Breaking down silos
Some might perceive the existence of organizational silos a structural issue, rather than a cultural one. But silos are more than just lines and boxes. A narrow mentality of employees who hesitate to share information or collaborate across functions and departments go against the increasing interdisciplinary requirement of digital.
Infusion of a challenger mindset
The single most powerful element of culture most probably is mindset. No wonder successful digital leaders hire primary for the right “mindset” versus a CV full of positions in the same industry or skillsets or academic degrees. Open mindsets look at things differently, relentlessly try to see how things can be done differently, learn fast and move on. A challenger mindset on top is never really satisfied with a status quo, looks at a problem in a broader context, doesn’t accept a “does not work” easily. Some times back Ikea in the UK was running an ad looking for talents with the headline “We are looking for the WHY sayers” – a beautiful examples to focus on the one and most important aspect when hiring talent: mindset!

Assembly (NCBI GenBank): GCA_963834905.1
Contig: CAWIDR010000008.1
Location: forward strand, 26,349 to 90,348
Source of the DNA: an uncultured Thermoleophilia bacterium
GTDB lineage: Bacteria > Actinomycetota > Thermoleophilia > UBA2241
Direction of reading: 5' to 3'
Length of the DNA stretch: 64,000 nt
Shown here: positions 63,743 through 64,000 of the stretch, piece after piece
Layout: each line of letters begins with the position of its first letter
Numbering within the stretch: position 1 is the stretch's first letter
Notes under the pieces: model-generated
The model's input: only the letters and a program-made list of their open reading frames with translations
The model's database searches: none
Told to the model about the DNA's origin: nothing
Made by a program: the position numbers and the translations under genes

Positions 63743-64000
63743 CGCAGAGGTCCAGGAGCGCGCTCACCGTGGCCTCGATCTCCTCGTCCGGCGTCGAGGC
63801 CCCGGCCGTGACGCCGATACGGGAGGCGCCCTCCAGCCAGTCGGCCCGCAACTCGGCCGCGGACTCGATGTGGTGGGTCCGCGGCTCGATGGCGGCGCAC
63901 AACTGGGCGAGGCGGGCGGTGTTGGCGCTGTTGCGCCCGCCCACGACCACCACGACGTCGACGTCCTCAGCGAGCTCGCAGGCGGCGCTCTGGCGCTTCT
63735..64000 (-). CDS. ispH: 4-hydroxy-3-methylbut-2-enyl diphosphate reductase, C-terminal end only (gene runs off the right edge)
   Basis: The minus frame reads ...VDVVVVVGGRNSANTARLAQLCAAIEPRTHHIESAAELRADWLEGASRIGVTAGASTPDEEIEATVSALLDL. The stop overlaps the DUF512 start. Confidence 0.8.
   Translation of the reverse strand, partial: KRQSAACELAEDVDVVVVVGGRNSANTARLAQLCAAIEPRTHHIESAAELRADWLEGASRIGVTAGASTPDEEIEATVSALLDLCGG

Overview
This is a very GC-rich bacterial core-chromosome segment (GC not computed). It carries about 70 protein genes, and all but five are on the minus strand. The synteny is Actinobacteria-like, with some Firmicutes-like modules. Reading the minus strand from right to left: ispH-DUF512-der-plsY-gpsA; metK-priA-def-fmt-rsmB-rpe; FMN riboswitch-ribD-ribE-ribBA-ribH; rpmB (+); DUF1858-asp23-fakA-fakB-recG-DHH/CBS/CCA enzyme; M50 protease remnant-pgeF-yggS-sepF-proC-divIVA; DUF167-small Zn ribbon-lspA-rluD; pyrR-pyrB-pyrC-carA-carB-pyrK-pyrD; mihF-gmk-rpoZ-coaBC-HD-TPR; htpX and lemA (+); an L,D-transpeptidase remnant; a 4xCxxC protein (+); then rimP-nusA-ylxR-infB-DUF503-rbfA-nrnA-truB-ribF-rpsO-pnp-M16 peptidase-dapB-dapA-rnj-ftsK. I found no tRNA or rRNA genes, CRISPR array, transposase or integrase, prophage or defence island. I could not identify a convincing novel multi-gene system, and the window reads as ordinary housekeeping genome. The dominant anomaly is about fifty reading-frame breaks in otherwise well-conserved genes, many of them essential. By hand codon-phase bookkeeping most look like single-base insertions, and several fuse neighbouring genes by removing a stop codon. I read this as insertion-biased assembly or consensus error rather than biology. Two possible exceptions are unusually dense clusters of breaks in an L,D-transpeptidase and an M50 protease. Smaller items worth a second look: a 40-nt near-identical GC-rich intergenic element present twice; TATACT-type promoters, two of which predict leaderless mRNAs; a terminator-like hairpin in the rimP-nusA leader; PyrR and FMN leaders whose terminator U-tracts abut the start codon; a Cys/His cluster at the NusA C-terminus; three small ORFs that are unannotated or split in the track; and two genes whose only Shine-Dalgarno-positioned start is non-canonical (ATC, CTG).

Culture is fluid
Culture is no longer “the way we do things around here” but fluid and changing with each collaboration (2)
In his 1966 book The Will to Manage, renowned management consultant Marvin Bower described a company’s philosophy as “the way we do things around here.” Those words helped to establish the role of corporate culture and solidify its purpose over the next 50 years. But we are embarking upon a time when the “way we do things” will be reinvented with each new collaboration. And in such waters, a tool meant to reinforce consistency of behavior over long periods of time transforms from a motor to an anchor.
(1) Source2016 McKinsey Digital Survey of 2’135 respondents; Note: parts of this article are taken from the corresponding McKinsey publication.